Noel’s dedication to education and community work continues as she was recently accepted into the 2023-2024 DEL Institute Teacher Certificate Program at the Dance Education Laboratory (DEL). She also teaches African Rooted Dance and Music to active older adults for Osher Lifelong Learning Institute (OLLI) at Berkshire Community College.

In addition to her professional endeavors, Noel enjoys Mother Nature and growing her own food with her husband and grandchildren.

James Figueiredo
Executive Director
Community Workforce Institute

James Figueiredo (he/him) is the Executive Director and Founder of Community Workforce Institute, an organization primarily focused on building the skills of CHWs and CHW Supervisors. His 3 decades of work experience include serving as a CHW, CHW Supervisor, Curricula Designer, and Training Facilitator.

James is a chapter author for the 3rd Edition of the Foundations for Community Health Workers textbook slated for release in January 2024. He is the principal author of Successful Supervision with CHWs, a MassHealth endorsed curriculum delivered nationally. James holds a Master of Education degree from Harvard University and a Graduate Certificate in Non-Profit Leadership Management from Boston University.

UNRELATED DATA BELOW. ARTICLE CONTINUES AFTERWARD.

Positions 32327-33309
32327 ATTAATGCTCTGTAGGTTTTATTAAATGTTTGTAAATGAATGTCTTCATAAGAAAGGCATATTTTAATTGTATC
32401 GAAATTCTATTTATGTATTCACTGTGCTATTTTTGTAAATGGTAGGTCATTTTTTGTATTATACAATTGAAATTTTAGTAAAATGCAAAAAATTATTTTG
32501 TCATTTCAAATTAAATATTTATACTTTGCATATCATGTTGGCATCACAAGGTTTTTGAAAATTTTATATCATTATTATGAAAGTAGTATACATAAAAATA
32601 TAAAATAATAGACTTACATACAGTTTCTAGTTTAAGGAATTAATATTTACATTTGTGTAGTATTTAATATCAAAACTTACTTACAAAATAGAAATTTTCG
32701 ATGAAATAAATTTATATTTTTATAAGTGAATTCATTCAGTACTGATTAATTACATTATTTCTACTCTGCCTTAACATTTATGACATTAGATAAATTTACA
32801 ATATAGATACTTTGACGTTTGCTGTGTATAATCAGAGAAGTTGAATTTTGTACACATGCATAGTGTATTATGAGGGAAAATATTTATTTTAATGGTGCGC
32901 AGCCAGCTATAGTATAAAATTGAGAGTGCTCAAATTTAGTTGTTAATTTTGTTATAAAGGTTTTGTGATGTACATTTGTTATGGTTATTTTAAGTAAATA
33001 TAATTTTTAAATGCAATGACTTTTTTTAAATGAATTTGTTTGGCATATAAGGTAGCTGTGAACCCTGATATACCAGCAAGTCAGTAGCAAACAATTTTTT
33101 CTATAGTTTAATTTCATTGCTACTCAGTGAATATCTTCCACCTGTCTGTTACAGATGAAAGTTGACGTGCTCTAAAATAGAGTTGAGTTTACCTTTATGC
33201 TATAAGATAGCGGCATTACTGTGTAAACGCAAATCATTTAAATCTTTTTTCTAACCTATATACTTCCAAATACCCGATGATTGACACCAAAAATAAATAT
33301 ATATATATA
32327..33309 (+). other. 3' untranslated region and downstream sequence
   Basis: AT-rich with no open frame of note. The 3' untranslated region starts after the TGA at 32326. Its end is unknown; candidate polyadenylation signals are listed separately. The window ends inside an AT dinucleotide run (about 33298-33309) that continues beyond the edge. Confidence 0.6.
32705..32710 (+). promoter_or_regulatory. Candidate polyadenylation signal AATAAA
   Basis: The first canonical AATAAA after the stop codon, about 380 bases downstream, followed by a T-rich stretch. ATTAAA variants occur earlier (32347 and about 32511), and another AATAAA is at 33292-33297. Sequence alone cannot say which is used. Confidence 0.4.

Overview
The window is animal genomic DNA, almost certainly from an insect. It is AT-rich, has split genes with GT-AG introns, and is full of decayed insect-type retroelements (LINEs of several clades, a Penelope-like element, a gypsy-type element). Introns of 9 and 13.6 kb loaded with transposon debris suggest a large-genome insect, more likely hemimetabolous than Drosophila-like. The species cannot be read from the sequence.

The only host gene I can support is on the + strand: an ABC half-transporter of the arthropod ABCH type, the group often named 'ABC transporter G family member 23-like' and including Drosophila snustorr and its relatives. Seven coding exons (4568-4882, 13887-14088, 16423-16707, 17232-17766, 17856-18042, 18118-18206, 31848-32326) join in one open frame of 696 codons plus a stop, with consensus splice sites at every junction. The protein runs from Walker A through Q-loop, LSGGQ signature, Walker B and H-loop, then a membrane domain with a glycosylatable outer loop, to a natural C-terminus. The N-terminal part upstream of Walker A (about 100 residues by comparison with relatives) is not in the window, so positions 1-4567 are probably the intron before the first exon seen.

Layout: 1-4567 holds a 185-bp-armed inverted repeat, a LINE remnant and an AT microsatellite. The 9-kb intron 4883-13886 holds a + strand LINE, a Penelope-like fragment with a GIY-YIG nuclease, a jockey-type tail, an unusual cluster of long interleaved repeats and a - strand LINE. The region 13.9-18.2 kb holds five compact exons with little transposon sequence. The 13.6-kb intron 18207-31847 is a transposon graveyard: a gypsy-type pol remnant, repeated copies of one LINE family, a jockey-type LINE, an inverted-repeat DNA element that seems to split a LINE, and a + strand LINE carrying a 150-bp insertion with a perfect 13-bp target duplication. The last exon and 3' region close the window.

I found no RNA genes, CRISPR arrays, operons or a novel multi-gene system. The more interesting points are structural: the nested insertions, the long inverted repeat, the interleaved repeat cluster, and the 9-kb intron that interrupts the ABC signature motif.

He considers himself a natural helper whose most valuable learning came from lived experience as the first member of his family to speak English and grow up in the United States. He traces the origin of his passion for the CHW field to a nurturing upbringing by his grandmother, a highly skilled village mid-wife, who never learned to ready or write.

Lydia Adjetey
Lead Community Health Worker/Health Educator
Cambridge Health Alliance

When Lydia Adjetey (she/her) migrated from Ghana, West Africa to the United States with her family as a teen, she had no idea what to expect but never in a million years did she ever think that she would work in healthcare. Lydia has always been interested in fashion as a child and still interested in the fashion industry. While in high school, her first job as a teen was in a women’s retail store until she landed a second job in a hospital as a nutrition assistant and that is where it all began to change. She has since worked in different departments within the same healthcare organization for 20 years; food & nutrition, med/surg, HIV/STI and sexual & reproductive as a health educator/counselor, PACE program as a case manager, and then circled back to HIV/STI as a health educator/counselor again where she has been to date. Lydia received the state certification as a CHW a few years ago though she was already doing the work. Her natural nurturing, kind, gentle, and caring soul fit perfectly into where she is now working in the infectious diseases sector as well as running educational groups in a correctional facility twice a week.

Lydia has a BA in social psychology from UMass Boston, hoping to return back to school for an MPH or MSW in the near future. As passionate as she is about health disparities and equity in healthcare, she is still very much vested in fashion as well. In addition to her full-time job, I also have a fashion design side business, making custom-made clothing for professional women. She is also involved in her church community serving as an executive member of the youth leadership.